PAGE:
Developers have long since had to context switch between two IDEs, Visual Studio for application code development and SQL Server Management Studio for database development. While this is accepted, especially given the richness of the database development feature set in SSMS, loading a separate tool can seem a little overkill.
This is where SQL Connect comes in. This is an add-in to Visual Studio that provides a connected development experience for the SQL Server developer. Connected database development involves modifying a development sandbox database, as opposed to offline development, where SQL text files are modified independently of the database. One of the main complaints of Data Dude (VS DBPro) is that it enforces the offline approach. This gripe is what SQL Connect addresses.
If you don’t already use SQL Source Control, you can get up and running with SQL Connect by adding a new project to your Visual Studio solution as follows:
Then choose your existing development database and you’re ready to go.
If you already use SQL Source Control, you will need to link SQL Connect to your existing database scripts folder repository, so SQL Connect and SQL Source Control can be used collaboratively (note that SQL Source Control v.184.108.40.206 or later is required).
Locate the repository (this can be found in the Setup tab in SQL Source Control).
.and create a working folder for it (here I’m using TortoiseSVN).
Back in Visual Studio, locate the SQL Connect panel (in the View menu if it hasn’t auto loaded) and select Import SQL Source Control project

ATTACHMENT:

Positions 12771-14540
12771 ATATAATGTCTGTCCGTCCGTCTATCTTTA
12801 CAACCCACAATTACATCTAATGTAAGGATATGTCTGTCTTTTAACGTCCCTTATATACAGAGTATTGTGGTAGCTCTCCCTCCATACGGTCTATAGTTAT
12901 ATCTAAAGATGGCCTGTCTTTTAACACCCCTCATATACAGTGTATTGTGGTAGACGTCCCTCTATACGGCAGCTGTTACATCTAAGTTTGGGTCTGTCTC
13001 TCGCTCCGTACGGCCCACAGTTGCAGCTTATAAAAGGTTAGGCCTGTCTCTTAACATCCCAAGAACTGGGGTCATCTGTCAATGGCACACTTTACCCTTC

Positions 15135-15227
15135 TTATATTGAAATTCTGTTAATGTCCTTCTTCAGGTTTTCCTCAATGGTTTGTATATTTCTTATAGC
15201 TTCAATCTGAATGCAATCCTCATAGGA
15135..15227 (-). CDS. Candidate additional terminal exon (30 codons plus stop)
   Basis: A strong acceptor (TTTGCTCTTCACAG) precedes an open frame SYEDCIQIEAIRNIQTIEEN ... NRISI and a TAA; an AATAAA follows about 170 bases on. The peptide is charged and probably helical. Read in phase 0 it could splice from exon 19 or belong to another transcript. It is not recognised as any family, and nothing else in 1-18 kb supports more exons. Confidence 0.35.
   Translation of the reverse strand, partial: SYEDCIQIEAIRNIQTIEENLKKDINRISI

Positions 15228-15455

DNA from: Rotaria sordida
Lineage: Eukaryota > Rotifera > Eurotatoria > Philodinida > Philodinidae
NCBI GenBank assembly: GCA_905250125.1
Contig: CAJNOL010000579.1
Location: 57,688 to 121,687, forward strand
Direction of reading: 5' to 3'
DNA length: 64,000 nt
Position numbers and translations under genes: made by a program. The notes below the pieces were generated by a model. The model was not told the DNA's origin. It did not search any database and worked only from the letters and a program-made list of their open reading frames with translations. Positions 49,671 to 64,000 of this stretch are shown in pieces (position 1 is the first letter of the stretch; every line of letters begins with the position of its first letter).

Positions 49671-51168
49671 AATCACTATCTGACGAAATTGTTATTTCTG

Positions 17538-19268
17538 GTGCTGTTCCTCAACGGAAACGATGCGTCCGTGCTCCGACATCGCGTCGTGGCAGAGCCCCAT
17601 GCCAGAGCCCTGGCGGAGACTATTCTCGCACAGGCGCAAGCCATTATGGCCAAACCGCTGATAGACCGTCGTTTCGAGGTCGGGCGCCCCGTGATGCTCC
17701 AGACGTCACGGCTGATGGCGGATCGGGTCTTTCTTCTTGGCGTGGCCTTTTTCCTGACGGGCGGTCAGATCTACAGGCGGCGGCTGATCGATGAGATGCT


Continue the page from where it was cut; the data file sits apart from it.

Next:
Locate your working folder and click Import.
This creates a Red Gate database project under your solution:
From here you can modify your development database, and manage your changes in source control. To associate your development database with the project, right click on the project node, select Properties, set the database and Save.
Now you’re ready to make some changes. Locate the object you’d like to modify in the Solution Explorer, and double click it to invoke a query window or table designer. You also have the option to edit the creation SQL directly using Edit SQL File in Project.
Keeping the development database and Visual Studio project in sync is as easy as clicking on a button.
One you’ve made your change, you can use whichever mechanism you choose to commit to source control. Here I’m using the free open-source AnkhSVN to integrate Subversion with Visual Studio.
Maintaining your database in a Visual Studio solution means that you can commit database changes and application code changes in the same changeset. This is desirable if you have continuous integration set up as you want to ensure that all files related to a change are committed atomically, so you avoid an interim “broken build”.
More discussion on SQL Connect and its benefits can be found in the following article on Simple Talk: No More Disconnected SQL Development in Visual Studio
The SQL Connect project team is currently assessing the backlog for the next development effort, and they’d appreciate your feature suggestions, as well as your votes on their suggestions site:
A 28-day free trial of SQL Connect is available from the Red Gate website.